Plumeria, also called frangipani, is a small tree known for its beautiful, fragrant flowers. Plumeria trees are easy to care for, making them a popular option for houseplants, but they can start to grow leggy if they’re not pruned. Luckily, pruning a plumeria is easy, and you can use the cuttings to propagate new plants!
Prune your plumeria in the early spring.
Pruning encourages the plant to grow, so the best time to trim the plant is at the very start of the growing season, which occurs during spring and summer. This way, the new growth will make your plant look full and healthy.
If you like, you can prune your plant after it finishes blooming, instead, but since the pruning will cause the plant to grow, it’s best to do at the start of the growing season.
Plumeria typically blooms from April through November in the northern hemisphere, and February through April in the southern hemisphere.
Remove dead or diseased branches whenever you see them.
You don’t have to wait for a certain season to prune off unsightly branches. Trim them off of the plant as close to the base as you can get, using the same technique as you would for pruning.
Use a sharp, sanitized tool to make the cuts.
When you’re pruning plumeria, you can use a knife, pruning shears, or a small saw. Older plumeria especially can get very woody, so a sharp tool is necessary to get a clean cut.
Wear gardening gloves to protect your hands and improve your grip.
For most plumeria plants, pruning shears are ideal. However, a pruning saw is a good option if you’ll be cutting thicker plumeria branches, while a sharp knife would be ideal if you’re pruning a younger, smaller plumeria plant.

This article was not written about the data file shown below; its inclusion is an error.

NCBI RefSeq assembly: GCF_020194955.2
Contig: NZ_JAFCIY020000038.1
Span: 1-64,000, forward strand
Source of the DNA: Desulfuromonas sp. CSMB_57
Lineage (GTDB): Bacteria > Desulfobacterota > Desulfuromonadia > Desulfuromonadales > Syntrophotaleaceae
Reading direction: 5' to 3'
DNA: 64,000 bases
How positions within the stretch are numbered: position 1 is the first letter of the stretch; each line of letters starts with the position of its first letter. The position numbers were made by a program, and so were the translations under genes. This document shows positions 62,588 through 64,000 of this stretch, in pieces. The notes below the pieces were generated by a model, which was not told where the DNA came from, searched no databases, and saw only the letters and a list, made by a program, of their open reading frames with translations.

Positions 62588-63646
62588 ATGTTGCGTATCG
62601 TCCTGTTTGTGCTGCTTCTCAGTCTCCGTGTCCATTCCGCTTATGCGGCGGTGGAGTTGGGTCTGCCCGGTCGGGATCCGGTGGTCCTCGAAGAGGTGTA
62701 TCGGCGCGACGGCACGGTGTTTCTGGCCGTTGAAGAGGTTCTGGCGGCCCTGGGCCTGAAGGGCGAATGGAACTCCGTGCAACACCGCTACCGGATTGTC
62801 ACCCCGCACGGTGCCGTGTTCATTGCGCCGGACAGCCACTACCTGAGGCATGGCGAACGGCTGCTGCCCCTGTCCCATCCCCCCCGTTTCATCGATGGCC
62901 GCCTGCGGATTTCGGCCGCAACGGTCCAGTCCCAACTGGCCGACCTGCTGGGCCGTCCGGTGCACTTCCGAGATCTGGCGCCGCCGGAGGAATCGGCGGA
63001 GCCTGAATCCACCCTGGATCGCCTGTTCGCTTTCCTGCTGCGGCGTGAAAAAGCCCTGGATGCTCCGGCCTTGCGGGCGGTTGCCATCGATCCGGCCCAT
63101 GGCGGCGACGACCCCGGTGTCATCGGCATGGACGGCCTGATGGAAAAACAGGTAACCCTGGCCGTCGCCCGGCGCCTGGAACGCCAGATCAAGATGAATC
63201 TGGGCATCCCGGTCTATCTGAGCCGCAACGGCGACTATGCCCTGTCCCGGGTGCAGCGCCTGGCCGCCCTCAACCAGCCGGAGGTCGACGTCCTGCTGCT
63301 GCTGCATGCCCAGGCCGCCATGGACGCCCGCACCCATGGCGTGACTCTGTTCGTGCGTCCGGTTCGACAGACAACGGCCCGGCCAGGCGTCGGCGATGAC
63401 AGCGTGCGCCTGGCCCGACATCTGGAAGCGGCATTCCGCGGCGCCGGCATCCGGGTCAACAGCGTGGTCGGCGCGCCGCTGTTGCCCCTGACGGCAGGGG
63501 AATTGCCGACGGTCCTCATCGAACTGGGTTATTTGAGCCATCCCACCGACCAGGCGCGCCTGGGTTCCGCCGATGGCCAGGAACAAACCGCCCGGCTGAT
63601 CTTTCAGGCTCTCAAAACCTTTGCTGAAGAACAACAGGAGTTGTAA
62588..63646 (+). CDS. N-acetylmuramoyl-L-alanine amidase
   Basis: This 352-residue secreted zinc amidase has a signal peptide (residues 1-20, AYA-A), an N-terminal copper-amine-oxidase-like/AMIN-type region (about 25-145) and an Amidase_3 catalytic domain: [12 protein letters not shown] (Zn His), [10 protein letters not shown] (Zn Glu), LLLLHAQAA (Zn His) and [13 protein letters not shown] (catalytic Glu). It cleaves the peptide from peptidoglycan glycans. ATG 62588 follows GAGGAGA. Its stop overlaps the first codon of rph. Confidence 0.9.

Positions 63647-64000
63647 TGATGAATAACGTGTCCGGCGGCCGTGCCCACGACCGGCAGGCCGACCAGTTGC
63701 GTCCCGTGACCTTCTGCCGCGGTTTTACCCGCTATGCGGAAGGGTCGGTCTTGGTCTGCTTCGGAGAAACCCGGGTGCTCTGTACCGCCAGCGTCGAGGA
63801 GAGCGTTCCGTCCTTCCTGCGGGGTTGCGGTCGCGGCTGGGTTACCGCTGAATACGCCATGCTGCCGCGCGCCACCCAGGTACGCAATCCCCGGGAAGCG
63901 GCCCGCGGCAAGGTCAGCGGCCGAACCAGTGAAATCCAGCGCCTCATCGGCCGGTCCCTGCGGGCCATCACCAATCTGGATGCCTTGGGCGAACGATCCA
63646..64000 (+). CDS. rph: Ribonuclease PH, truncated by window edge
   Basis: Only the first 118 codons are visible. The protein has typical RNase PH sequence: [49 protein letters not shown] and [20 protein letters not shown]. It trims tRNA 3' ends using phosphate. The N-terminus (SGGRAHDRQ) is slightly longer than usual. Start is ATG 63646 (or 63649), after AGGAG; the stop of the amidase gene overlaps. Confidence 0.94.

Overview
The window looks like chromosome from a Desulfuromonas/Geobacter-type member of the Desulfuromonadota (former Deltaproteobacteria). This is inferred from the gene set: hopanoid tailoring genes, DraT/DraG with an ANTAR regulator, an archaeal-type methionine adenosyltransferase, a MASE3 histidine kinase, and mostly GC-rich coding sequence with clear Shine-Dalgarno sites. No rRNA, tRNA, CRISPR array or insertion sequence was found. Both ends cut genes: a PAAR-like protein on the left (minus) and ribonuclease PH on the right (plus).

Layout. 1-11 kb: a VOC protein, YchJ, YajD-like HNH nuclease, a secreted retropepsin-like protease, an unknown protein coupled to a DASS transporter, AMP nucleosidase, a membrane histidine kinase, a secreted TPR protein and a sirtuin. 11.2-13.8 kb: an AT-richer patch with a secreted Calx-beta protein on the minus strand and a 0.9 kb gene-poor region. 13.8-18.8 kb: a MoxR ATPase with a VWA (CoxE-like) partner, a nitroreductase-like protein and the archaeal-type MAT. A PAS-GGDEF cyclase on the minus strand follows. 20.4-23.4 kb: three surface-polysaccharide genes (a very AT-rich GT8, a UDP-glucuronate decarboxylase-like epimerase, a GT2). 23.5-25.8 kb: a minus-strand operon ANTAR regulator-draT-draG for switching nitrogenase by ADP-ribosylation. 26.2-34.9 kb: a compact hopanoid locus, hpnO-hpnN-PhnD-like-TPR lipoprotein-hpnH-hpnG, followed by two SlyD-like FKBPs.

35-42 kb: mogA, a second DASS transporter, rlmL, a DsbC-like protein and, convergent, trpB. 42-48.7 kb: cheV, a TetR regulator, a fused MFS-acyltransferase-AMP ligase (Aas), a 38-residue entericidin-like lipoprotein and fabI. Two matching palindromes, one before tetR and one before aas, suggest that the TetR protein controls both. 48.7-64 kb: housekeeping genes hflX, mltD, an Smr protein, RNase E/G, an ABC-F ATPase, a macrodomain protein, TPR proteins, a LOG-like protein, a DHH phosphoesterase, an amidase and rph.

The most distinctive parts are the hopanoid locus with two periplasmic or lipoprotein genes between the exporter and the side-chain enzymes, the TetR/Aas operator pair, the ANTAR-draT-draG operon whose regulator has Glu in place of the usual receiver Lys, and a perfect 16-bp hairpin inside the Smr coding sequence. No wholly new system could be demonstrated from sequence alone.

You can prevent the spread of harmful bacteria into the cuts by wiping the blade with rubbing alcohol before you start cutting as well as in between cuts.
Prune off any unsightly or overgrown branches.
Plumeria is extremely tolerant to cutting, and it can be cut all the way back to a 12 in (30 cm) stem without harming the plant. Feel free to cut off any limbs or branches that are in your way or that you don’t think look very good.
The only way you can over-prune your plant is to cut it all the way to the ground.
Make your cut about 1 in (2.5 cm) from the base of the limb.
When you’re getting ready to cut, locate the small knot at the base of a branch. This is the branch collar and is a part of the tree, and you should not cut it.
Don’t cut a limb in the middle of the branch; this is called topping and will not encourage new growth.
Make your cuts at a 45° angle to the branch.
Angling your cuts will help prevent standing water, which can promote the growth of fungus on the plumeria. The fungus leads to tip rot, which can eventually kill your plant.
In addition to protecting the original plumeria plant, cutting the limbs at an angle will give them more surface area to grow roots if you’re planning on propagating them.
If you do notice water collecting on the tips, treat them with a fungicide.
Choose cuttings that are 12–18 in (30–46 cm) in length.
Shorter cuttings sometimes have trouble taking root, and longer cuttings can be difficult to stabilize. At 12–18 in (30–46 cm), your plant will be most likely to stay upright in the pot long enough to take root.
If your limb tip has 2 or more growing points, you’ll likely get a more compact plant that’s more suited for a container, but you can also grow a new plumeria from a branch with one growing point. This will likely result in a taller plant that’s more suited for outdoor growth.
Remove the biggest leaves from the cutting.